Eric Gordon’s face never changes. For over two hours, the Hornets guard dropped shots from all over the court and single-handedly delivered a horrendous 95-86 blow to the Utah Jazz – and his mug never changed. That picture headlining this blog shows off his one and only expression. Even when he hit a long bomb 3-pointer with a minute remaining in the game, Gordon’s expression never changed. Not even when his bewildered teammates ran out to greet him acting as though they’d just won the NBA Finals for the third time in a row – Gordon’s face never changed.
And you know why? Because this game didn’t mean squat for New Orleans. But, for whatever reason, coach Monty Williams’ team came out swinging as hard as they could – diving after loose balls, ripping down ferocious rebounds, nailing implausible turnaround J’s and yelling at the refs as though the title depended on it.
What. The. Hell.
Seriously, New Orleans. Did you guys just get through watching a Rudy marathon? I don’t mind a team playing hard, but the way Gordon and co. played was downright bizarre at times. I kept shooting my dad (my fellow sports enthusiast for the night) perplexed expressions. “What are they playing so hard for,” I asked at one point. “Maybe Coach Williams promised them McDonald’s after the game,” he responded.
Why else would Gordon throw down 25 points and dish out six assists? Why would Kaman try so hard to notch 19 points? And who the freak is Jason Smith? And why the hell did he want to kill Favors/Jefferson/Milsap? The dude went AWOL and nearly handed us the game with his emotional spasms before hitting a couple of big shots down the stretch (while doing his best LeBron impersonation). I don’t get it.
It wasn’t all New Orleans, though. Utah ran on fumes. I’ve said this before, but the Jazz looked depleted at times; tired, ragged, worn down. I saw Gordy shoot Harris an exasperated look after a botched breakaway attempt in the third quarter; and later Raja Bell looked like he told Gordy to “shake it off” after Eric Gordon hit a ridiculous, game changing 3-pointer over Hayward’s outstretched arm (oddly enough, I just watched NBA TV’s profile piece on Hayward this afternoon – “I don’t like to lose,” the second year player said). Jefferson looked frustrated and Milsap would probably have decked the refs if Coach Corbin gave the OK.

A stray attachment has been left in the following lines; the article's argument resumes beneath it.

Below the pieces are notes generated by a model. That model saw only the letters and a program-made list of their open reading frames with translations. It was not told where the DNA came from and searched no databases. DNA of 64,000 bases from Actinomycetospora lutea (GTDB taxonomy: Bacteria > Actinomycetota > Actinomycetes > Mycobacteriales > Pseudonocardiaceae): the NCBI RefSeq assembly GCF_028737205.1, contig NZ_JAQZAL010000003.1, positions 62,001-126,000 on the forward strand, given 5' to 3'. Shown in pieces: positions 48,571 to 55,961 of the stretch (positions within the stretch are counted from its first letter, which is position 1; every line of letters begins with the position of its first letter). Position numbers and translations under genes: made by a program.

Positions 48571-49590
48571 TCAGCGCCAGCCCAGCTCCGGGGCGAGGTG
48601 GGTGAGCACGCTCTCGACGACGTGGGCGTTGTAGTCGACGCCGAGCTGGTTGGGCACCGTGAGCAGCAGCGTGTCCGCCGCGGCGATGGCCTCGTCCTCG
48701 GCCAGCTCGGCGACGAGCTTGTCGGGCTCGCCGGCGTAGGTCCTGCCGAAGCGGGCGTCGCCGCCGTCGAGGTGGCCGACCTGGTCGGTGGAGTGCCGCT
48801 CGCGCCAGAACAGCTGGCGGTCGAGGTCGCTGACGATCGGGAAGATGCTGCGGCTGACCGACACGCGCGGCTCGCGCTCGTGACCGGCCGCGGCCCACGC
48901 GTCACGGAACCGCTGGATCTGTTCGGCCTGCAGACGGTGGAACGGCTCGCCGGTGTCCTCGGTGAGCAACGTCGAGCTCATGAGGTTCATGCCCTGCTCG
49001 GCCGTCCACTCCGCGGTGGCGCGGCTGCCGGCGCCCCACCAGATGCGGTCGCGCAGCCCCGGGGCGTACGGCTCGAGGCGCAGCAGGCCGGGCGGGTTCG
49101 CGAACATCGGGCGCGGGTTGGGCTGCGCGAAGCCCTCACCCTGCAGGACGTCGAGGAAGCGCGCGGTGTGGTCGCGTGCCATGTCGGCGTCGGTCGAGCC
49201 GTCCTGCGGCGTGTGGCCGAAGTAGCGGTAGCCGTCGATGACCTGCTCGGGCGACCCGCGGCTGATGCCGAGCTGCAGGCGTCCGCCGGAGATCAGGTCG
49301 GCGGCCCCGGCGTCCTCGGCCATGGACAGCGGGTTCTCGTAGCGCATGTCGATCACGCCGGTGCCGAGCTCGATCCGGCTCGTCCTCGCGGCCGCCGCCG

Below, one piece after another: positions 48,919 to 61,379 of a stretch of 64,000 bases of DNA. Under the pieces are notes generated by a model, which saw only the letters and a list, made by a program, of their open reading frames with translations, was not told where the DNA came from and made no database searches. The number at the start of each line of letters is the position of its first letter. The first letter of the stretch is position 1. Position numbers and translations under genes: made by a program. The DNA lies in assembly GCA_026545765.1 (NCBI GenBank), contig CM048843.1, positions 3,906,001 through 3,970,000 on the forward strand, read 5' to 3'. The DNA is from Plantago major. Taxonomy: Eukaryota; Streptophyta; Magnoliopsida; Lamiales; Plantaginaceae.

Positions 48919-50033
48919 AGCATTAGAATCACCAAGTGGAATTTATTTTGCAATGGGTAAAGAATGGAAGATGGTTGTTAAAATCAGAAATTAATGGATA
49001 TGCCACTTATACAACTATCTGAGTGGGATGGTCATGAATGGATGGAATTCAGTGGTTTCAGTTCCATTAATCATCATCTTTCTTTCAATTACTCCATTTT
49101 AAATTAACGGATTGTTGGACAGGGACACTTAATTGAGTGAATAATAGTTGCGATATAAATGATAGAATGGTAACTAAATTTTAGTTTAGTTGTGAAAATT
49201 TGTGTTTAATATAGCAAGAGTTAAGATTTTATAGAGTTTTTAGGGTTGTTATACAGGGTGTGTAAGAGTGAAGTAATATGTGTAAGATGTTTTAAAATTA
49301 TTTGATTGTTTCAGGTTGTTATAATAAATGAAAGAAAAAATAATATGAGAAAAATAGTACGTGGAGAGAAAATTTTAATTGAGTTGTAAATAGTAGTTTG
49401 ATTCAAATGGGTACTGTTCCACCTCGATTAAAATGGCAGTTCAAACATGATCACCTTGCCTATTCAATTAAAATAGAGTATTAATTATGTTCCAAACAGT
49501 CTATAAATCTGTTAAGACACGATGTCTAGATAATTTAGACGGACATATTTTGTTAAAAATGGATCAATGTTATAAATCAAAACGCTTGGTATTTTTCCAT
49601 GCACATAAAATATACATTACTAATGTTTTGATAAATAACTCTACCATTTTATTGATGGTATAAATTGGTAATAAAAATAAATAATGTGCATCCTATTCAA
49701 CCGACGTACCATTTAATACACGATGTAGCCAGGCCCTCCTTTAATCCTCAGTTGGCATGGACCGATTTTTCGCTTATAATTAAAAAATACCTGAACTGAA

This is why guys like CJ, Howard, Bell, Evans, and Watson are important. I made the mistake of thinking losing the first three allowed Utah to utilize its youth a little more – when you don’t mind tanking that strategy is sound, but when you’re gunning for the playoffs you’re not gonna get far with a 10 man roster. Especially if said roster lacks any type of physicality. I love Gordy and Sap for their finesse, but they don’t push people around. Neither does Jefferson, or Tinsley. Favors wants to, but ends up riding the pine whenever that chip on his shoulder truly kicks in. If there’s one thing the Jazz could do to improve over the off season it’s learn how to fight back.
Tonight the Hornets pushed and shoved their way to a victory – it wasn’t dirty, mind you. Just rough and tough basketball. Utah, as they’ve done all season, took the blows but didn’t match their opponents’ energy. Utah carries plenty of heart, that much is certain, but they don’t fight back when the going gets rough. (Say what you will about Bell’s play this year, but he carried a bitter chip into each game and never backed down from a confrontation.) That’s why Boston beat them a few weeks ago; and why Sac-Town always manages to put on a good show.
Hopefully Coach Corbin takes notes during the games.
Another thing that irks me, and this is something Sloan used to do: with three minutes remaining in the contest, and the Jazz trailing by 10, Harris casually walked the ball up the court and tried to run a play without any sign of urgency. Two minutes remaining, Jazz down 12. Still no urgency. 25 seconds left, Jazz down 10 – suddenly everyone’s running around like mad fools … Huh? I’m not expert, but that doesn’t seem right.
Neither does Utah’s horrific 3-point shooting. I know most of our outside shooters are injured, or dying, but even when they played Utah ranked last, or next to last in shots beyond the arc. When will the Jazz brass realize that, while points in the paint are an acceptable means of offense, a 3-pointer can push a team to the next level? In truth, one of the reasons I was happy to see Sloan go was so that a new coach could come in and remold the Jazz offense into something resembling a modern day approach – i.e., 3-point shots. A team should never live and die on the three, but sticking solely to an inside-inside game doesn’t work/has never worked. Tonight, New Orleans clogged the lane and forced the Jazz to shoot jumpers. A few 3-balls might’ve gone a long way …
But, alas, I can’t be too hard on Coach Corbin’s squad. They played hard tonight … sluggish, sure. But that’s what happens when half your squad lies in ruin on the sidelines.
So are the Jazz out? Nah. That’d be too easy. I doubt they’ll win tomorrow (although they seem to win the games I expect them to lose), and remember two of their final games are against a depleted Portland team, and Orlando sans (according to Locke) Dwight Howard. Plus Utah will get another go at the Suns – a big game for sure – in Utah. So no, this painful season has not subsided. Utah only stands a game and a half out of playoff contention.
It could happen. Just ask Eric Gordon (who responds with his patented droll expression).